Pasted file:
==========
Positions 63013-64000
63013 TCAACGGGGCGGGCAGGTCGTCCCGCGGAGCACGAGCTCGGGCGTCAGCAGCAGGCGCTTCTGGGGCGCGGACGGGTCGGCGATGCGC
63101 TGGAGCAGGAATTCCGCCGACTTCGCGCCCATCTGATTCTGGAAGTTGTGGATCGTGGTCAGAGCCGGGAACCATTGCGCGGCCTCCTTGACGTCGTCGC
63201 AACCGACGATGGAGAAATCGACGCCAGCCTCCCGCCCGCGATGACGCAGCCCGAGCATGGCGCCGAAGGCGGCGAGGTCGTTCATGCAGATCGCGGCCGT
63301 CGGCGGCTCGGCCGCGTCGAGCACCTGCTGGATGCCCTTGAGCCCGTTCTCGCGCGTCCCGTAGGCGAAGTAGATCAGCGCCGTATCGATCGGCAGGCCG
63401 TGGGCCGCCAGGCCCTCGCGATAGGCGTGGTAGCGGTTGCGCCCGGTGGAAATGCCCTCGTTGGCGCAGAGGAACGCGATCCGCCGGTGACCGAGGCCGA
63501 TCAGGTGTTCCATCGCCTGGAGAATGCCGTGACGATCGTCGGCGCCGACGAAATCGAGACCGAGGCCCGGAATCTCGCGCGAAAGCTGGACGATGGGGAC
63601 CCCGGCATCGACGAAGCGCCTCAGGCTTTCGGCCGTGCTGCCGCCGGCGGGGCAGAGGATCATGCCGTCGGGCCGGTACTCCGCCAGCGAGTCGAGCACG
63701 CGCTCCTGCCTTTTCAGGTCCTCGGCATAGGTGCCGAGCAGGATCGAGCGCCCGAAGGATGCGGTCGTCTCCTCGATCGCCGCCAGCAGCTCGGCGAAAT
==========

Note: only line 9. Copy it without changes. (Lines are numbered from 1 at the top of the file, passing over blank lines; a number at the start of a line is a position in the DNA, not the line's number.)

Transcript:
63701 CGCTCCTGCCTTTTCAGGTCCTCGGCATAGGTGCCGAGCAGGATCGAGCGCCCGAAGGATGCGGTCGTCTCCTCGATCGCCGCCAGCAGCTCGGCGAAAT